It was also terribly and unapologetically one-sided.
Byrne’s argument is that all technology and all tech progress is really about reducing the need for person-to-person interaction. To prove it, he walks us through various applications and their impact on social interaction including online ordering and home delivery, digital music, ride-hailing apps, driverless cars, automated checkout, AI, robots, personal assistants, big data, video games and virtual reality, automated stock buying and selling, MOOCS and social media.
It’s an impressive list. And he does try to describe how each of those somehow takes humans out of the loop.
But in the end he fails to convince.
The problem with his argument is he totally glosses over engaging in a cost-benefit analysis. He never reflects on what humans get for all this technology and the price they pay for the pleasure. He also doesn’t reflect on how societies, economies, and labor forces evolve regardless of technology.
The next time we have a major nuclear accident, for example, I’ll be psyched to have radiation-resistant robots available to serve as first responders!
I do agree with his negative assessment of social media. I meant what I said last year in Social Media Decay and Pseudo-Communication. Media has in many cases served as the enabling vehicle for fake information, one-way broadcasting, conspiracy theories, partisan mythology and constant selling disguised as so-called ‘relationship building.’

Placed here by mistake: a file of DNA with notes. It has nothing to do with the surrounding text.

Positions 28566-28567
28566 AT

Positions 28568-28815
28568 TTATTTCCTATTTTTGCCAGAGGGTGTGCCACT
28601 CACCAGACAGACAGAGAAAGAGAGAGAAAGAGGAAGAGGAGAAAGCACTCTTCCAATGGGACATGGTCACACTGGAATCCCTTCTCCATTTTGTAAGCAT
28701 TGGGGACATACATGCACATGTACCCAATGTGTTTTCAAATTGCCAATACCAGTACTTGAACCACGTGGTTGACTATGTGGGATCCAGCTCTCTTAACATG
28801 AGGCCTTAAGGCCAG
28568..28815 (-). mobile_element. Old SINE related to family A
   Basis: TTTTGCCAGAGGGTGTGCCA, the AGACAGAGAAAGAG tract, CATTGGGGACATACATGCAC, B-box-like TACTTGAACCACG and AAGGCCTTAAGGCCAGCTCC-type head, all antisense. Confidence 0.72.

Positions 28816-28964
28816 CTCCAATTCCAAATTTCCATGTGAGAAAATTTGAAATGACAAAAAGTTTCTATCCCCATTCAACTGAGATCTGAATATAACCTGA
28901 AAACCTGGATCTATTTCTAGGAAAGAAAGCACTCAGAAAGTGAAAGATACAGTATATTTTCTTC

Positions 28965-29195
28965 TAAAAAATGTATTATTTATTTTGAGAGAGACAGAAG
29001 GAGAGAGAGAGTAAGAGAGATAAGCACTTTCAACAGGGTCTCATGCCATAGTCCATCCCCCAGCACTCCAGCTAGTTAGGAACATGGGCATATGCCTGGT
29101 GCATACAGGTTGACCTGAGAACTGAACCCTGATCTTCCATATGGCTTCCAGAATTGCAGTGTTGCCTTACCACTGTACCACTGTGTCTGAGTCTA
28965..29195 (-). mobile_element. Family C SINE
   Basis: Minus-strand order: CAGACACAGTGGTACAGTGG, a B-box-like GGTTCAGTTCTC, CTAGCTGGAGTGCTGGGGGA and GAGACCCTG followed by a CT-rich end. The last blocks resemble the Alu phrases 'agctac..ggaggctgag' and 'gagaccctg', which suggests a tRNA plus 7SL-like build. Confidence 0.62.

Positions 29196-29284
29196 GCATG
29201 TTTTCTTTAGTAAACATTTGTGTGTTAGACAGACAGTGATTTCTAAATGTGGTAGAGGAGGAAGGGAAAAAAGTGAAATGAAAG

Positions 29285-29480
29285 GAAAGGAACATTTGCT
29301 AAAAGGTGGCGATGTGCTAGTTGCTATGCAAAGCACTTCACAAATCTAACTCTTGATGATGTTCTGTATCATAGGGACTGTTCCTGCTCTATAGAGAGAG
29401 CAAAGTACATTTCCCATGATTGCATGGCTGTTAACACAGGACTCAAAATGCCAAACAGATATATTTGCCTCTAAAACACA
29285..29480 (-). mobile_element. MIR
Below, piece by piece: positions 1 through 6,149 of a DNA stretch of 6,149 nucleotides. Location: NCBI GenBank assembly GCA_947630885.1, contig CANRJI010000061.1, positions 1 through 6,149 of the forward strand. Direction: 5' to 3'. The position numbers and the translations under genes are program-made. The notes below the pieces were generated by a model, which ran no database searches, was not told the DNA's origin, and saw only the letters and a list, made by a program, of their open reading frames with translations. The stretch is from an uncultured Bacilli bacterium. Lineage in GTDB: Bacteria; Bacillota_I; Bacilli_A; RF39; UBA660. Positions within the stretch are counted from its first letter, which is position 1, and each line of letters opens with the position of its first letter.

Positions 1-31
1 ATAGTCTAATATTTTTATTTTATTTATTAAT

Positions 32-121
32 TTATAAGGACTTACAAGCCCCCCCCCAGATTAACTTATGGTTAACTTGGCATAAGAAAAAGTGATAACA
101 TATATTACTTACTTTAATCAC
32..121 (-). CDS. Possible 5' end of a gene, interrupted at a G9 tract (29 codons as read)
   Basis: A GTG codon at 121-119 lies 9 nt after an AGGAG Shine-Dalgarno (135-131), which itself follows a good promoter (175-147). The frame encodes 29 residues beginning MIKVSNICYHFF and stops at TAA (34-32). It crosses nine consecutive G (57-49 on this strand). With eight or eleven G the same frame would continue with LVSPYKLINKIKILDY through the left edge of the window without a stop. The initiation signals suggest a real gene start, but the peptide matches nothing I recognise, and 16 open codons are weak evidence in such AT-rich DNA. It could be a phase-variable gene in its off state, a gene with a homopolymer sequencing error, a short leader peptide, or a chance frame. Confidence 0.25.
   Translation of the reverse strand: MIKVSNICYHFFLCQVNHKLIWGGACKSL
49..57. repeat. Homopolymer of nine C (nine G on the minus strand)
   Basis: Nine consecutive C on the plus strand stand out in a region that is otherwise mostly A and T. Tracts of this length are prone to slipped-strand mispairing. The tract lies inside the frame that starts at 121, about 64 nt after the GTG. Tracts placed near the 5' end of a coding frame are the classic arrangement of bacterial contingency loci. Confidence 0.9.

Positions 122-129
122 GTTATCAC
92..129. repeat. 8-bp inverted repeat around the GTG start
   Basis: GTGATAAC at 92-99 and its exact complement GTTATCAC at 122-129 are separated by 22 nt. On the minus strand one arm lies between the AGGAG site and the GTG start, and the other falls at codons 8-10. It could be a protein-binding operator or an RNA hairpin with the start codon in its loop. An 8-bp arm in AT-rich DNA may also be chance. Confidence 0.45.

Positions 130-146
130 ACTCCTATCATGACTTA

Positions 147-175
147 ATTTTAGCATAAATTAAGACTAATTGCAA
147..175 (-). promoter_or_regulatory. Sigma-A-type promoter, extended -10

That’s bad. We need more humans in that loop — humans that value quality information gathering and fair and accurate reporting.
Also, in predictions like this we are overestimating our ability to predict tech futures. Moore’s Law not withstanding, we humans have a hit or miss record of accurately predicting how any given tech will develop. Who — including Steve Jobs — could possibly have anticipated how smartphone technologies would evolve, much less broad non application specific tech platforms like digital music, 360 video, augmented and virtual reality? AI and robotics are far more embryonic and still, mostly, undecided.
In truth, no one has any idea.
Black and white thinking about tech isn’t the way to go, either. Certainly not going to classify all this “smartphone enabled interaction” as negative, even if it isn’t face-to-face.
And anyway, being able to see and talk with people halfway around the world (or high above us in low earth orbit) is, in my opinion, a Good Thing.
For RobotRepublic, I’m Dennis D. McDonald.
Cover image: IOTT World, All Rights Reserved.